A private study found several popular Android apps communicated information to Facebook about users who do not have an account on the social media platform.
The study conducted by United Kingdom-based Privacy International found 23 out of the 34 Android apps tested had sent information to Facebook.
The apps communicate the following to Facebook:
- A user using a specific app
- Every time a user opens and closes an app
- Information about the nature of the device the user owns
- The user’s suspected location based on language and time zone settings
The apps had between 10 million to 500 million customers.
App developers share data with Facebook through the Facebook Software Development Kit, the report found.
“We found that at least 61 percent of apps we tested automatically transfer data to Facebook the moment a user opens the app,” the study found. “This happens whether people have a Facebook account or not, or whether they are logged into Facebook or not.”
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“We also found that some apps routinely send Facebook data that is incredibly detailed and sometimes sensitive,” the study found.
The study said the following apps sent sensitive information to Facebook without asking permission: Super-Bright LED Flashlight, My Talking Tom, Skater Boy, Tripadvisor, Shazam, Spotify, Indeed Job Search, Duolingo, Skyscanner, Yelp, Kayak, VK, MyFitnessPal, Period Tracker: Clue, Muslim Pro, Salatuk, Family Locator GPS Tracker, King James Bible, Qibla Connect, Secuirty Master and Clean Master.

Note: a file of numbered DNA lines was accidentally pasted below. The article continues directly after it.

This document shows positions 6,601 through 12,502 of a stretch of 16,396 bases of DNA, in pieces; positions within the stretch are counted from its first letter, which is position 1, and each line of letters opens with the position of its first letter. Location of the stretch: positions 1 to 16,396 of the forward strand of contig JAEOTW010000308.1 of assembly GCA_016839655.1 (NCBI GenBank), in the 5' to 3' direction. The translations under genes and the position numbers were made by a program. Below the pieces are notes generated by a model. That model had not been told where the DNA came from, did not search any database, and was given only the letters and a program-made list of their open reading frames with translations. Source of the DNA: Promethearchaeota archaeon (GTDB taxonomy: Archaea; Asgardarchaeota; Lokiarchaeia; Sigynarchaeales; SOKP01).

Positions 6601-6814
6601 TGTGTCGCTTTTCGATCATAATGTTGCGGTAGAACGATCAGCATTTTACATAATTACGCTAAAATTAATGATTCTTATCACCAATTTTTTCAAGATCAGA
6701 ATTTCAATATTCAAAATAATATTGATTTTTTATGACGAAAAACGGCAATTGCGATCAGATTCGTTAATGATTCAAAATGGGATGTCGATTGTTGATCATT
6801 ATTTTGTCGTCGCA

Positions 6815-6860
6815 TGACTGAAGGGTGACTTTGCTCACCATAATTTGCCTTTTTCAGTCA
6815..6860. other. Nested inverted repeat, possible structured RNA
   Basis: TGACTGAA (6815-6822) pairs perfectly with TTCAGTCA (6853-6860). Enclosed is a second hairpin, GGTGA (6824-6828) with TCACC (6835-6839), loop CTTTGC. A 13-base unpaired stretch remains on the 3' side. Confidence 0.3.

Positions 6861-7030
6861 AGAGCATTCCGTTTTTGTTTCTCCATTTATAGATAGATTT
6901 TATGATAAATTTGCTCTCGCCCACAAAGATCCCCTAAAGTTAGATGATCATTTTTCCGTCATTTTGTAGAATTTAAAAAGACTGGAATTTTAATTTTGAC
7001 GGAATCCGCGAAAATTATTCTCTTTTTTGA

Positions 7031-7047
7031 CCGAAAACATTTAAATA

Speaking to Yahoo News, a Facebook spokesperson said the company requires developers to follow the law and offers them guidance for complying with the social network's requirements.
"Facebook’s collection of information is clearly explained in our Data Policy and Cookies Policy," the spokesperson told Yahoo News. "We ensure that these policies are accessible from each page on Facebook and that users can access and read these policies when they sign up to Facebook or during updates to these policies."
In December, the New York Times reported Facebook offered tech giants such as Amazon, Netflix and Spotify wide access to data such as friends' lists and even private messages without users' permission.
However, Konstantinos Papamiltiadis, Facebook's director of developer platforms and programs, said in a statement that no partnerships or features introduced as part of the data sharing initiative were done without user permission.
Facebook is under scrutiny for its handling of user data.
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